How Advanced Communications WUI Revolutionize
Communications with nuclear-powered submarines have been historically difficult and are often frustrating, particularly when conducting coordinated task group operations. Operational constraints normally require that submarine communications period be either brief and infrequent while at periscope depth, or slow and unidirectional (shore-to-ship only) while deep and on patrol. The difficulty in talking to us is perhaps one of the (many) reasons why we are called 1he Silent Service. But the introduction of reliable, high-bandwidth communications equipment is putting submarine operations at the cusp of a revolution, and with commercial-off-the-shelf (COT’S) technology, we are doing it now.
Modern submarines are designed to operate submerged for extended periods of time; hence, any effective submarine communication scheme needs to optimize the submarine’s ability to remain at search depth. Communications are possible for submarines at search depth, but are currently limited to relatively slow shore-to-ship communications using very low frequency (VLF) and extremely low frequency (ELF) bands. Reception of these signals mandates that the submarine moves slowly and trails a floating wire antenna, which limits the ship’s maneuverability. While this is acceptable for a ballistic missile submarine (SSBN) on patrol, it places too many operational constraints on the attack submarine (SSN).
A better alternative is to have the submarine communicate at periscope depth (PD) and to limit the length of communications. This alternative allows the submarine more tactical freedom while at depth and has minimal impact on submarine operations if the PD periods are kept streamlined and infrequent.
In the mid-l 970s, the Submarine Force inaugurated the Submarine Satellite Information Exchange System (SSIXS). This system used ultra-high frequency (UHF) high-speed satellite communications and it radically improved submarine operations. Now, instead of waiting at PD for hours to copy the broadcast at the VLF rate of 50 baud, the submarine skipper could come to PD, copy his traffic within minutes, and return to search depth. With a data transfer rate of 4800 baud and a buffer of 64 Kbytes, you could copy and transmit up to 15 single-spaced pages at a time in a just few seconds. While this was impressive in the 1970s, the system became severely overtaxed in the information-rich 1990s, and this was especially apparent in submarine battlegroup operations.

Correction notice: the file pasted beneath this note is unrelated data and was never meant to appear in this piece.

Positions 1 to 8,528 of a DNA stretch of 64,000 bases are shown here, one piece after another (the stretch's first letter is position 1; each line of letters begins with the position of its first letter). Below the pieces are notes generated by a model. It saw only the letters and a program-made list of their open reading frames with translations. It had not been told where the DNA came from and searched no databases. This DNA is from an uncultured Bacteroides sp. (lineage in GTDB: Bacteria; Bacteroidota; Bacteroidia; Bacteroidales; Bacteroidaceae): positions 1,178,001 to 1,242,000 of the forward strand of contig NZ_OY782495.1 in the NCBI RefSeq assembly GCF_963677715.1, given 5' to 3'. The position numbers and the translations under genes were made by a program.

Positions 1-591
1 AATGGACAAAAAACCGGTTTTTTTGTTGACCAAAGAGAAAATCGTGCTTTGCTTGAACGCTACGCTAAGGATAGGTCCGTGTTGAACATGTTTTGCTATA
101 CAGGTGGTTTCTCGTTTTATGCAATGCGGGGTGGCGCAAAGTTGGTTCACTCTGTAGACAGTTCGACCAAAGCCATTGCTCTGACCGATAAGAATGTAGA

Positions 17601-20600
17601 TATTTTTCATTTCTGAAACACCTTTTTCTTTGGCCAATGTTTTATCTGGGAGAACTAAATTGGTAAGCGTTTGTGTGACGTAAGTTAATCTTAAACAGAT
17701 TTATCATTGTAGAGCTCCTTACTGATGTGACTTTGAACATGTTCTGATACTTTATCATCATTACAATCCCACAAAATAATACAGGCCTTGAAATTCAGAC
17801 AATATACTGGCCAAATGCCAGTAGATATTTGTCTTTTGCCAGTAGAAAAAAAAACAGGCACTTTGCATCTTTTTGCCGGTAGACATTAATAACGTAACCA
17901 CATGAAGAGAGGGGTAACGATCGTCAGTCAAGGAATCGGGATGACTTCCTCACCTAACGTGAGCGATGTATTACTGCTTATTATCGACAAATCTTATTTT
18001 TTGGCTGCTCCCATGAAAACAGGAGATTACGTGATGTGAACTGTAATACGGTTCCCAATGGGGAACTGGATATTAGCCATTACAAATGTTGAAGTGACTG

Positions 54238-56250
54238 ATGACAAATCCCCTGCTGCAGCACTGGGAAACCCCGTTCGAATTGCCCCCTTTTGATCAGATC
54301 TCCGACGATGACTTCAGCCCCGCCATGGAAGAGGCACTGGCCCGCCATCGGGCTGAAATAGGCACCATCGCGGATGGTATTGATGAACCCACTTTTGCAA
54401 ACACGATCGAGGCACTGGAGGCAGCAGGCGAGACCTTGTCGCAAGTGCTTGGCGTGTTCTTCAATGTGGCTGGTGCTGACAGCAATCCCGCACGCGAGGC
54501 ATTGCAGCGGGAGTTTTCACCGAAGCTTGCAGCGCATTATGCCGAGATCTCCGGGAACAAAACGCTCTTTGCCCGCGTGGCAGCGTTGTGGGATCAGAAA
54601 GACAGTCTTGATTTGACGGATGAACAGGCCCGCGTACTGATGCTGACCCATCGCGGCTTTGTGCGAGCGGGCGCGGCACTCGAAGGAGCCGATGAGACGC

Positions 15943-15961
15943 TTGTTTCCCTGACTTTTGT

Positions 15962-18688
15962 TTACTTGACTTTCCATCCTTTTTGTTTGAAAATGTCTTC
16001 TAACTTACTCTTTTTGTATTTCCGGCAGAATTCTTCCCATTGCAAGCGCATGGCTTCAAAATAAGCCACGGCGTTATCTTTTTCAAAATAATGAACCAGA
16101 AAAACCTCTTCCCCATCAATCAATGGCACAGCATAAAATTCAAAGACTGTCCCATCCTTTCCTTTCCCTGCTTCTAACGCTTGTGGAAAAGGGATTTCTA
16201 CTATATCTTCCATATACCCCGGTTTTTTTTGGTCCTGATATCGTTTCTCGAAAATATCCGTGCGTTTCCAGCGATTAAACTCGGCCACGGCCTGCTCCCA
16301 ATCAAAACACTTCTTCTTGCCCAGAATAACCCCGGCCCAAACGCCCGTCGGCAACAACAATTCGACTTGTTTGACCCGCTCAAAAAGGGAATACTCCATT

Battlegroup operations are, without question, the ultimate test for submarine communications. In an effort to streamline battle-group submarine communications, the Submarine Force introduced the Battlegroup Information Exchange System (BGIXS). Although this system used the same UHF satellite communication equipment as SSIXS, putting the equipment on the battlegroup flagship eliminated the middleman and speeded up messages getting onto the battlegroup broadcast. Still, the BGIXS system had the same data rate limitations as SSIXS and was, like SSIXS, limited to sending text only. Furthermore, the BGIXS installation on the aircraft carrier was complex, expensive, and permanent. With few units to go around, moving the BGIXS equipment from carrier to carrier became a major proposition. What was needed was something that was simple, cheap, and portable.
The solution was BGIXS II. BGIXS II uses COTS computer technology, some specialized software, and existing UHF satellite communication circuits to produce error-free data transfer of any kind of digital rue. although the system, whose hardware consists of a laptop computer, a modem, and some cables, was designed to be portable, the low cost (approximately $25K) allowed all battle-groups and all submarines to have the system permanently. In addition, the ability to transfer all file types far outweighed the lower data rate (2400 baud for BGIXS II vice 4800 baud for SSIXS). Submarines now routinely send pictures, graphics, even video clips to the battlegroup commander who can use the information in near-real-time to more effectively employ his. forces.